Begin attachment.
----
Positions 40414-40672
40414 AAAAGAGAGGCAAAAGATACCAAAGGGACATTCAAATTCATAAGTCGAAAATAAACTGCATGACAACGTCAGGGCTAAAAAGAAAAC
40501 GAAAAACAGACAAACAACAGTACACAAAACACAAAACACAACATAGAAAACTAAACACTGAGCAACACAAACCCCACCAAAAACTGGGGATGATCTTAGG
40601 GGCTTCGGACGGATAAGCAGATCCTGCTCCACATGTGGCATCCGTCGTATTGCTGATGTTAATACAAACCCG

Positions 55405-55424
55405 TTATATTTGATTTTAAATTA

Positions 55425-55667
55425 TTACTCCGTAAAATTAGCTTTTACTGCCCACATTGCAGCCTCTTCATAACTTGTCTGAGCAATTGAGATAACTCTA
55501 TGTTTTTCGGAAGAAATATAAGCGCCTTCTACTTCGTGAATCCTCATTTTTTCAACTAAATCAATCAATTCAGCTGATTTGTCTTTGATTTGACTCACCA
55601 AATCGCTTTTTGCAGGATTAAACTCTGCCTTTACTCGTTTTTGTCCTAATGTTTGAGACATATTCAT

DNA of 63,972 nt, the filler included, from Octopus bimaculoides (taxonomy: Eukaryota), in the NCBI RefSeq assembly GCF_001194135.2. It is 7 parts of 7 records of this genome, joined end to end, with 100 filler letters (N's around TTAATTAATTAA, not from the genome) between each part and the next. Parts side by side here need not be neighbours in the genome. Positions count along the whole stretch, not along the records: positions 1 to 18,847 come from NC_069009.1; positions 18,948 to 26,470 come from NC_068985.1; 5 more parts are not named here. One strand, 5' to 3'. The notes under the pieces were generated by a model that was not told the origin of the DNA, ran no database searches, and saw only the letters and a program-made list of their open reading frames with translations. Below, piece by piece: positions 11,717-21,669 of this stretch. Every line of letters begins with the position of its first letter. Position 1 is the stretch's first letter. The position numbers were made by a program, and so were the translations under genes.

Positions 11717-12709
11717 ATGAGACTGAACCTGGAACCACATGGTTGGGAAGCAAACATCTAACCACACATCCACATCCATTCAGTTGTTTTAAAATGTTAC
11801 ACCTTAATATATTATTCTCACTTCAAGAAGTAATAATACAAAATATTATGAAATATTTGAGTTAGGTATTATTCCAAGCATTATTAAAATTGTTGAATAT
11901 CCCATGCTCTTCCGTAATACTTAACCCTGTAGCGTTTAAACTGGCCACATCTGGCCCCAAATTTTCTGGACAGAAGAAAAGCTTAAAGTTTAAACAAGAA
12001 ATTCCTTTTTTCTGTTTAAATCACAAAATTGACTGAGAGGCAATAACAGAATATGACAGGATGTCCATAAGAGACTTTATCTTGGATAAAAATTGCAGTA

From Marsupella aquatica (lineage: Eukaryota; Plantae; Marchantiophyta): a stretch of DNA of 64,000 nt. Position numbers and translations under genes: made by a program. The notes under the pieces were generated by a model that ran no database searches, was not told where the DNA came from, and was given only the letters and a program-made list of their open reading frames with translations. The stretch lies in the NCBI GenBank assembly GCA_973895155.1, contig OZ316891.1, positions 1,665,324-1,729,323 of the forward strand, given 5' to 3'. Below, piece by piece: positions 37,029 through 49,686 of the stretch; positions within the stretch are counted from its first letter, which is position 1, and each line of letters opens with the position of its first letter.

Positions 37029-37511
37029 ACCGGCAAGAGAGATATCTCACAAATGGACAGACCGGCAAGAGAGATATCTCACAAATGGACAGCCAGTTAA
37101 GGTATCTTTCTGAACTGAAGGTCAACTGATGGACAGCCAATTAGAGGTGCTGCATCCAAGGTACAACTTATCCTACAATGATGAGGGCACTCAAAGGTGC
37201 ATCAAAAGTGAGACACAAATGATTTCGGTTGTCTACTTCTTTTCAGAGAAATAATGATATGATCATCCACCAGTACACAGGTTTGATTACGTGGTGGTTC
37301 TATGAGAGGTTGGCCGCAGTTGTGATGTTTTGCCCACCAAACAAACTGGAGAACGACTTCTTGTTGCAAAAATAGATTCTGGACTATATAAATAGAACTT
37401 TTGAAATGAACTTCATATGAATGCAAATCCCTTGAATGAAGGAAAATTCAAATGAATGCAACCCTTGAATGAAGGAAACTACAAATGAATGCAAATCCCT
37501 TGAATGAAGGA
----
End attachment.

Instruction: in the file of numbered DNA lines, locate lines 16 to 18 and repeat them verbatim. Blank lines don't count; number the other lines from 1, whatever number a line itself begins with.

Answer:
12001 ATTCCTTTTTTCTGTTTAAATCACAAAATTGACTGAGAGGCAATAACAGAATATGACAGGATGTCCATAAGAGACTTTATCTTGGATAAAAATTGCAGTA

From Marsupella aquatica (lineage: Eukaryota; Plantae; Marchantiophyta): a stretch of DNA of 64,000 nt. Position numbers and translations under genes: made by a program. The notes under the pieces were generated by a model that ran no database searches, was not told where the DNA came from, and was given only the letters and a program-made list of their open reading frames with translations. The stretch lies in the NCBI GenBank assembly GCA_973895155.1, contig OZ316891.1, positions 1,665,324-1,729,323 of the forward strand, given 5' to 3'. Below, piece by piece: positions 37,029 through 49,686 of the stretch; positions within the stretch are counted from its first letter, which is position 1, and each line of letters opens with the position of its first letter.

Positions 37029-37511